Trucking in transition: Navigating the new normal

Published on July 27, 2020 in Fleet Management by Rose Rocket.


We’ve collected a list of key points to consider when adapting your fleet.

As the global pandemic seems to be slowing down and orders to stay home are lifted, many businesses are trying to figure out what returning to the workplace in a new normal looks like — transportation companies included. Although trucking companies have been deemed essential businesses, they have also been greatly affected by COVID-19 and its impact on the world.

Through this time, we’ve seen some trucking companies opting to adapt to a remote working framework, while others moved quickly to provide the social distancing required for their workplace. Through all of it, many were able to deliver the nation's essential goods without compromising service performance.

As we face the transition back to work in our new normal, we as a software provider to trucking companies and 3PLs, think a lot about how our customers can keep up with current demand while ensuring that their shippers and employees are taken care of.

We took our internal learnings and conversations and brought it to you all in hopes of igniting a conversation around how we can all support our teams, our partners, and our customers through the new age of working.

We’ve put together a few observations and questions to help you plan your transition back to work in the new normal, whatever this may look like for your team. Your plan should continue to follow local safety regulations and government guidelines, but this guide will help you figure out how you can support your employees and customers as we all transition to this new reality together.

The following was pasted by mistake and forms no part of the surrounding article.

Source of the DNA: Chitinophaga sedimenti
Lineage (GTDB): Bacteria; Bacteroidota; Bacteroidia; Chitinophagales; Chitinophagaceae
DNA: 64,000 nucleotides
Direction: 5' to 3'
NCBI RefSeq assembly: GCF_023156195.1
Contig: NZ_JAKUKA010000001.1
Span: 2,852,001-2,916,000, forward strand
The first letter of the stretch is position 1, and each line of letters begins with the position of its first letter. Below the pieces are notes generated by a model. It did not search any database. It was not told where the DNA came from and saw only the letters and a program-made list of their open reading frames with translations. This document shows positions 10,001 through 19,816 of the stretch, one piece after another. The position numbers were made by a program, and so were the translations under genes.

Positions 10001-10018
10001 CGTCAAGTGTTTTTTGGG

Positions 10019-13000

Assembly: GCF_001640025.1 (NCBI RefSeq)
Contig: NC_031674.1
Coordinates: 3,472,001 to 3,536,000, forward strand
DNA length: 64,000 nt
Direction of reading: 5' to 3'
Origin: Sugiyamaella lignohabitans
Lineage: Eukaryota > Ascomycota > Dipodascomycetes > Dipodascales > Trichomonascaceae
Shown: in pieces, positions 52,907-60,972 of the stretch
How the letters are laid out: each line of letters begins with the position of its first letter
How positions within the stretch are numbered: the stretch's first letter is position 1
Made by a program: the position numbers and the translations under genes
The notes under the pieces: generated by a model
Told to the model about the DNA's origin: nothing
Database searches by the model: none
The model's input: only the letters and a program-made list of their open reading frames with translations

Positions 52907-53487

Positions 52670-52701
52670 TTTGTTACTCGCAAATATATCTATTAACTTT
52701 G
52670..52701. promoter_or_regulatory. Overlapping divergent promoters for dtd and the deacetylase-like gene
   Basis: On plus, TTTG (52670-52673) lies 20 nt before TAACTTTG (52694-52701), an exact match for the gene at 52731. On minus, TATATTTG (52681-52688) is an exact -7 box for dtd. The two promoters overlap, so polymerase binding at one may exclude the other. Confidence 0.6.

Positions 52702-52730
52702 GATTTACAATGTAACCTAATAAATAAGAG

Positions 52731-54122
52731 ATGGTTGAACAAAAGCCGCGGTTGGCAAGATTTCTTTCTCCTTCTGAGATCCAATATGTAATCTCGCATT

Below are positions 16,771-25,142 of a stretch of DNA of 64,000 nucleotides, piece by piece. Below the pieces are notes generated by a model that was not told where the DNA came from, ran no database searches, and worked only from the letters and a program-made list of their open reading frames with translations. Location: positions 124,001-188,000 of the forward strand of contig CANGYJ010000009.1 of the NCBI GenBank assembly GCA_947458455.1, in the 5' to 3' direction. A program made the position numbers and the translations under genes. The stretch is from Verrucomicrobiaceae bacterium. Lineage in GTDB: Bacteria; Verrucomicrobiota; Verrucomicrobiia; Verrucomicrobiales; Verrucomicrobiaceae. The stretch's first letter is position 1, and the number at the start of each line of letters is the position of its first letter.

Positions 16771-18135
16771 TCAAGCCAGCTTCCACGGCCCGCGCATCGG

Here are some things to consider when transitioning back to work in a new normal:

Determine which roles will benefit from going back to work, and which employees can benefit from working remotely

Although teams may be eager to get back to work in full swing, try to limit the number of unnecessary people in your office by identifying who will benefit from being back, and which employees can remain working remotely. Like we’ve mentioned above, some trucking companies are beginning to open up to permanent remote employees, which opens up opportunities to extend your available talent pool.

Truck garage

Roles like support, sales, accounting, and other employees of the administrative nature can certainly work remotely using their existing communication tools. Having these team members remain at home frees up space that your in-office team can use to spread out desks and workstations to limit physical interaction. Employees like dispatchers and drivers who rely heavily on being in-office or on the road are top priority for returning if they haven’t already done so.

With our own customers, we’ve seen how dispatchers can fully plan the orders and loads remotely while increasing communications with drivers through the phone or via our Driver Mobile Chat. From sending a manifest electronically, to having a driver take a photo of a proof of delivery (POD) rather than keeping the paper copy, we’ve seen first hand how simple and possible it can be to limit the physical exchange between your shippers, drivers, dispatchers, and accounting.

As the limit of people in office buildings begins to increase, you can gradually transition more of your remote-friendly team members back to work.

Leverage existing technology

COVID-19 has proven the pivotal role technology plays in helping trucking companies stay connected. With the initial shift to remote work, many trucking companies leaned on technology to support their customers, drivers, and teams.

Working at a computer

The tools that work are dependent on the size of your team and how they will be working, but we recommend three necessary tools for any trucking company- instant messenger, video conferencing, and a cloud-based Transportation Management Software (TMS).

Instant Messaging: Instant chat is great for group discussions, and allows for instant messages to share information, files, and connect other apps your team uses. Try using Slack or Flock.

Video Conferencing: This is the closest way to mimic face-to-face conversations, and is vital to a blended working strategy. This is best used for scheduled time like individual conversations, team meetings, or recorded demos. Zoom and Google Hangouts work well.